Gov’t Hopeful on KR Draft

As the government readies for a debate today on how to try one-time Khmer Rouge leaders, officials Wednesday said their counterparts in New York will meet with the UN to discuss whether the government’s most recent plan is sufficient to secure UN involvement in the proceedings.

Minister of Cabinet Sok An told reporters on Wednesday that since the draft was first completed in late December, “the points the UN Secretary-General is interested in, we have complied with.”

Of those changes, according to a copy of the revised draft law, is how the trial would be funded.

The government had called on the UN to establish a trust fund for a primarily Cam­bodian court. But the current law pledges that the Cambodian government will pay for its own jud­ges, prosecutors and staff. And the UN and individual member states will pay for their own jurists.

Moreover, the revised draft hints that if the UN chooses not to participate in the trial, the government would accept appointments from other countries instead of filling the bench with Cambodian judges.

When asked if the draft law would pass the Council of Ministers today, two key officials said they were optimistic.

Minister of Commerce Cham Prasidh this week said he had little doubt the draft would pass. Om Yentieng, a top adviser to Prime Minister Hun Sen, agreed.

“It should pass, because we don’t have much to discuss,” he said.

He added, however, that the government’s original hope to begin the trial within the first quarter of this year might be a bit overzealous.

“Practically speaking, we send it to Parliament, wait for a time, they adopt it, it goes to the Senate, they pass it on to the Constitutional Council—even if they have no problems, this still will take a while,” Om Yentieng said.

But he denounced suggestions he said the UN has made to prolong the trial over a period of years.

“In the case of an international tribunal, perhaps this is logical. But for a national tribunal, I think it will only takes a few months.”

Other analysts on Wednesday suggested the government might push for a symbolic date to begin the trial.

With the 25-year anniversary of the fall of Phnom Penh to the Khmer Rouge approaching in April, “Watch for that date. Plan on it,” said Youk Chhang, executive director of the Documentation Center of Cambodia, where potential evidence for the trial has been amassed since 1995.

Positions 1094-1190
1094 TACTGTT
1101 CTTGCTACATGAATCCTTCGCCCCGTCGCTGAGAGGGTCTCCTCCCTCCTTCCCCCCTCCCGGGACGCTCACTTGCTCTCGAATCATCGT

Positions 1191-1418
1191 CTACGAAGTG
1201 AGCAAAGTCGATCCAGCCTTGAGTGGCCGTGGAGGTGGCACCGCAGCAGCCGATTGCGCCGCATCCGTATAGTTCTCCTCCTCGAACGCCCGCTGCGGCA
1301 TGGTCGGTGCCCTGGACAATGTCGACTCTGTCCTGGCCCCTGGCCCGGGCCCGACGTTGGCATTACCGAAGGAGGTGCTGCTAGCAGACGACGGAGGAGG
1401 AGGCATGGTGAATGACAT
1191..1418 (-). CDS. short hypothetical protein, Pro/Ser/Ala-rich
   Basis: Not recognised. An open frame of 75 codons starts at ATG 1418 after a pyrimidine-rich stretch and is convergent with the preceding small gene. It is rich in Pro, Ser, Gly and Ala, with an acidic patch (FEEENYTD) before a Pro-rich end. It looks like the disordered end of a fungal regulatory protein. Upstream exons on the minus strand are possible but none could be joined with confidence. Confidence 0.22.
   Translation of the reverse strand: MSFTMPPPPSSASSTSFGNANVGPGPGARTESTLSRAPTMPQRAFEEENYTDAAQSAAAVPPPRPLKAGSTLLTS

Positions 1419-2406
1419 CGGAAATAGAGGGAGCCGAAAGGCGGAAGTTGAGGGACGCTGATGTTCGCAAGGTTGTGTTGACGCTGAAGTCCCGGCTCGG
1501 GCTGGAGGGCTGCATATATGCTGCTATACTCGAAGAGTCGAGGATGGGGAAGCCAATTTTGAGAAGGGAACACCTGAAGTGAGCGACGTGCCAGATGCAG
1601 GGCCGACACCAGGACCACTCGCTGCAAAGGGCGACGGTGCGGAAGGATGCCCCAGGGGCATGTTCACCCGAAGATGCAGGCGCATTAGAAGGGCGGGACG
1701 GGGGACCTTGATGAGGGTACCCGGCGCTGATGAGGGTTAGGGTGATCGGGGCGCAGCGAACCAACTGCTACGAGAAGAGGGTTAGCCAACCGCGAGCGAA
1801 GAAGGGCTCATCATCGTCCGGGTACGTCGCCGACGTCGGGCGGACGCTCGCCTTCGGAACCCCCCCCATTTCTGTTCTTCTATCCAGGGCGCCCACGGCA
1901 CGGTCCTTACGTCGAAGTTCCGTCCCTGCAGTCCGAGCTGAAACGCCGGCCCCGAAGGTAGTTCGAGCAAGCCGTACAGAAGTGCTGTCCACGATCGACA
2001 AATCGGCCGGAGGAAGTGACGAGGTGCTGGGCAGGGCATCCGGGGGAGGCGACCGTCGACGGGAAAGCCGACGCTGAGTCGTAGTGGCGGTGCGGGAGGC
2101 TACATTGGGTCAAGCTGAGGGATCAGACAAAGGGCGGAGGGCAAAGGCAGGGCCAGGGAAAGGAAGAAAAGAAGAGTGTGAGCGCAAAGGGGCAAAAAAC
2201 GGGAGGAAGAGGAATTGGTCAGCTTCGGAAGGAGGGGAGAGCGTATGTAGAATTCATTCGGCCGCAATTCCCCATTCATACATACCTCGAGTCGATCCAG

Today’s meeting in the Council of Ministers falls on the eve of the overthrow of the Khmer Rouge by the Vietnamese 21 years ago.

Although the current draft was expected to pass the Council of Ministers before it was again revised, the cabinet tabled it in late December to take more time to negotiate with the UN.

Throughout the day on Wednesday, Sok An met with ambassadors from interested countries, including Japan, Russia and the US.

Since the government began debate with the UN over whether Cambodian or foreign judges would hold a majority on the Khmer Rouge court, it has sought advice from “friendly” countries.

In particular, the US State Department proposed a “super-majority” plan that would require at least one foreign judge’s approval to reach a verdict, even though the court would have a majority of Cambodian judges.

In an earlier interview, US Ambassador Kent Wiedemann said he was not too concerned about a provision in the draft that calls for judges to be appointed by the controversial Cambodian Supreme Council of Magistracy.

“There are matters of procedure that don’t have to be present in the law,” he said, suggesting that the UN will be heavily involved in which judges are appointed, whether from within the country or without.

“This is, and will continue to be, a give and take process, back and forth,” he added.

UN officials in New York said on Wednesday they have received and are studying copy of the revised draft law.

After the Cambodian government rejected an international tribunal earlier this year, it has held tough on retaining control of a more national, “mixed” tribunal with both foreign and Cambodian judges.

This most recent draft law comes after months of apparent stalemate between the two bodies. (Additional reporting by Kay Kimsong and Associated Press)

 

 

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